The advent of improved techniques for arthroscopic hip procedures allows for lower risk of infection and faster recovery.
15% of people older than 65 suffer from hip pain. Problems within the hip joint itself tend to result in pain on the inside of the hip or groin. Hip surgery may help reduce, or even eliminate, your chronic hip pain.
What Does Arthroscopic Hip Surgery Involve?
Arthroscopic hip surgery refers to a type of surgery that uses an arthroscope – a small diagnostic camera. During the surgery, the surgeon makes a small incision in your side and inserts the arthroscope to observe the interior of your hip.
After identifying the source of your hip pain, your surgeon will insert other compact surgical tools through the incision and repair the problematic area. The surgeon will then remove the equipment, close and dress the incision, and send you into surgical recovery.
Is Arthroscopic Hip Surgery Right for Me?
Arthroscopic surgery is typically recommended for patients with hip disorders that nonsurgical procedures have been unable to treat. If you have one of the following conditions, you may qualify for this procedure:
- Damaged bone or cartilage
- Excess fluid buildup around the hip joint caused by infection
- Loose bone or cartilage bodies
- Hip joint infection
- Snapping hip syndrome
- Tendon damage
Arthroscopic surgery is increasingly popular for its less traumatic effect on the body, and the resulting reduction in pain and recovery time. For this reason, the number of arthroscopic hip procedures has increased eighteen-fold since 1999.
The Benefits of Arthroscopic Hip Surgery
The microscopic camera used in arthroscopic surgery allows surgeons the precision to address hip injuries that previously went undiagnosed and untreated.
Because the incisions involved in arthroscopic hip surgery are small, the procedure carries a lower risk of infection, blood clots, and other complications. You will also experience less pain after surgery than with traditional open hip surgery. The pain you do experience can be easily controlled with prescription pain medication.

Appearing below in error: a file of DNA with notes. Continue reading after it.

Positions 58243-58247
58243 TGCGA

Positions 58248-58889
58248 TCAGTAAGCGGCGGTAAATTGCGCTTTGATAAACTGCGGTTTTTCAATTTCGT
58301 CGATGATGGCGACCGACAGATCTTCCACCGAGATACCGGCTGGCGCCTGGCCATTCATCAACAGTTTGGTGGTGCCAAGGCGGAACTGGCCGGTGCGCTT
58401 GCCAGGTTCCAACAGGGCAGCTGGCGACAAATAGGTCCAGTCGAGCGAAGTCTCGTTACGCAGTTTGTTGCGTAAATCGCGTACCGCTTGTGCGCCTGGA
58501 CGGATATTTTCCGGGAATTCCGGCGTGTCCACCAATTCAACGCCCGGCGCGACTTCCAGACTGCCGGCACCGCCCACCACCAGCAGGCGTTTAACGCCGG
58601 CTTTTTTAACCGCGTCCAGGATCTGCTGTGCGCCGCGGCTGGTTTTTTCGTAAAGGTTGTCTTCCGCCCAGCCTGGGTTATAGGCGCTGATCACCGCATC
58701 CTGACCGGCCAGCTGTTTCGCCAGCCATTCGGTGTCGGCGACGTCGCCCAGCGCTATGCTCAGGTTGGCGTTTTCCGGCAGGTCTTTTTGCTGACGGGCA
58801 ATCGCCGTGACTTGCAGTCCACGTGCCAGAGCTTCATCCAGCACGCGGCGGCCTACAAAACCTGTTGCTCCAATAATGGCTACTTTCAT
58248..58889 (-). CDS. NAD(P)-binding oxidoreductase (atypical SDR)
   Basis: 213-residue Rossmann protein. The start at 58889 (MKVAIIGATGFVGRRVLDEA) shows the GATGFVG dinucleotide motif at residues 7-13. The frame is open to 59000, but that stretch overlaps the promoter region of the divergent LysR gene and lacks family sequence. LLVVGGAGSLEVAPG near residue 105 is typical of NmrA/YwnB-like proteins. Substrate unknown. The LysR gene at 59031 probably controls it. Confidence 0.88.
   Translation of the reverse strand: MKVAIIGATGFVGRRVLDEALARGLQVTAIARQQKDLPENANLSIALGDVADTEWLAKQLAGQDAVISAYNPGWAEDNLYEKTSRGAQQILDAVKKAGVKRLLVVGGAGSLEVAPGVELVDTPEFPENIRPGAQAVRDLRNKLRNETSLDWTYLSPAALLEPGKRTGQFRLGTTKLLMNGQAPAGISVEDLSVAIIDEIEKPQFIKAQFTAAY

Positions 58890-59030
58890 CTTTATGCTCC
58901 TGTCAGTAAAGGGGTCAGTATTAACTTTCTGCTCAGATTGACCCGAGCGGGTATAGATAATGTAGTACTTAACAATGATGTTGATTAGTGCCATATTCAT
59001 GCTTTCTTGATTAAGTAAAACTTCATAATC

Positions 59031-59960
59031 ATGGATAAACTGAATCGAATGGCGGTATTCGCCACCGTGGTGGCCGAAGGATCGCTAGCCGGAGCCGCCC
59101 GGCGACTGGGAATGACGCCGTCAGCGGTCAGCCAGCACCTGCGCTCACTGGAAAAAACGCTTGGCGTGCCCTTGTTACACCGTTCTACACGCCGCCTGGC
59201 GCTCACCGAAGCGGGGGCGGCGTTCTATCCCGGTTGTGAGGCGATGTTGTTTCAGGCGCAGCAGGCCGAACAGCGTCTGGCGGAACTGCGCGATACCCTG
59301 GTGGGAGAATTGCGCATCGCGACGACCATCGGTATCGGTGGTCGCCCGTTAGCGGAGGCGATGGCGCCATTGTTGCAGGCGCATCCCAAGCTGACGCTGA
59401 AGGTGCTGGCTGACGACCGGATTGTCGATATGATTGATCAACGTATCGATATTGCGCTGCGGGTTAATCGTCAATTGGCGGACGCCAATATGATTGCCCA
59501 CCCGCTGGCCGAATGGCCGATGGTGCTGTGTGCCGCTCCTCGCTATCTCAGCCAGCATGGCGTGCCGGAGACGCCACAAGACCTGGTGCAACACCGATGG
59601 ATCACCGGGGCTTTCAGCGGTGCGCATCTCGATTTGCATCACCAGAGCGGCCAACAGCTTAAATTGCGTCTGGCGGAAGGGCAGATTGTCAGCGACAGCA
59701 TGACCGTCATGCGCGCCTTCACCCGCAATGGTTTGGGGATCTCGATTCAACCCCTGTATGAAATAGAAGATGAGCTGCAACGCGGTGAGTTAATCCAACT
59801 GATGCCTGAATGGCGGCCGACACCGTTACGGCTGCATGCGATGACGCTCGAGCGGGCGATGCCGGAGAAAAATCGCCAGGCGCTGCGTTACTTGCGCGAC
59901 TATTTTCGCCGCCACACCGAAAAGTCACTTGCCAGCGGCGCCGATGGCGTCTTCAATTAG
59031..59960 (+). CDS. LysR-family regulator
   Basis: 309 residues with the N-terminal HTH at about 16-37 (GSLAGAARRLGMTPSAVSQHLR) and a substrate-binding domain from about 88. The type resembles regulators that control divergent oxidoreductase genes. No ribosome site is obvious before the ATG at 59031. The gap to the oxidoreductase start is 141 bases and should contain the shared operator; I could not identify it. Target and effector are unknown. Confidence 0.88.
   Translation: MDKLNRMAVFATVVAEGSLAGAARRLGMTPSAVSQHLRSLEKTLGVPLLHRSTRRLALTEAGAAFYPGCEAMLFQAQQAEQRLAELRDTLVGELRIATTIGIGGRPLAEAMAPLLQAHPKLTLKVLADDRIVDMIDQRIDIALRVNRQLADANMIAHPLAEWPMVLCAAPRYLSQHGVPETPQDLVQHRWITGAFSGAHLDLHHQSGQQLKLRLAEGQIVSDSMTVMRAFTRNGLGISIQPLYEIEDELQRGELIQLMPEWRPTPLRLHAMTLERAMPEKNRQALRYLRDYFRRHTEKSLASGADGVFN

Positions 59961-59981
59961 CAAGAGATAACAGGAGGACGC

Most patients need as little as two hours in the recovery room before returning home. You will most likely be able to return to your daily activities within a few days, although you should heed your surgeon’s recommended timetable before resuming high-impact exercises and sports.
You should be able to walk without assistance a few days after surgery. However, depending on the extent of your surgery, you might have to use crutches for up to a month. Full recovery from open hip surgery can take anywhere from three to six months.
For the best recovery results, follow your surgeon’s recommendations regarding physical therapy following your surgery. Your physical therapist will provide you with a list of hip exercises focused on strength and mobility.
Long-term lifestyle changes are generally unnecessary after arthroscopic hip surgery. However, your surgeon may advise you to permanently avoid high-impact sports to prevent new damage to your hip.
If you would like to learn more about arthroscopic hip surgery in Arkansas, contact Arkansas Surgical Hospital at 877.918.7020 to schedule a consultation with one of our experienced orthopedic surgeons.
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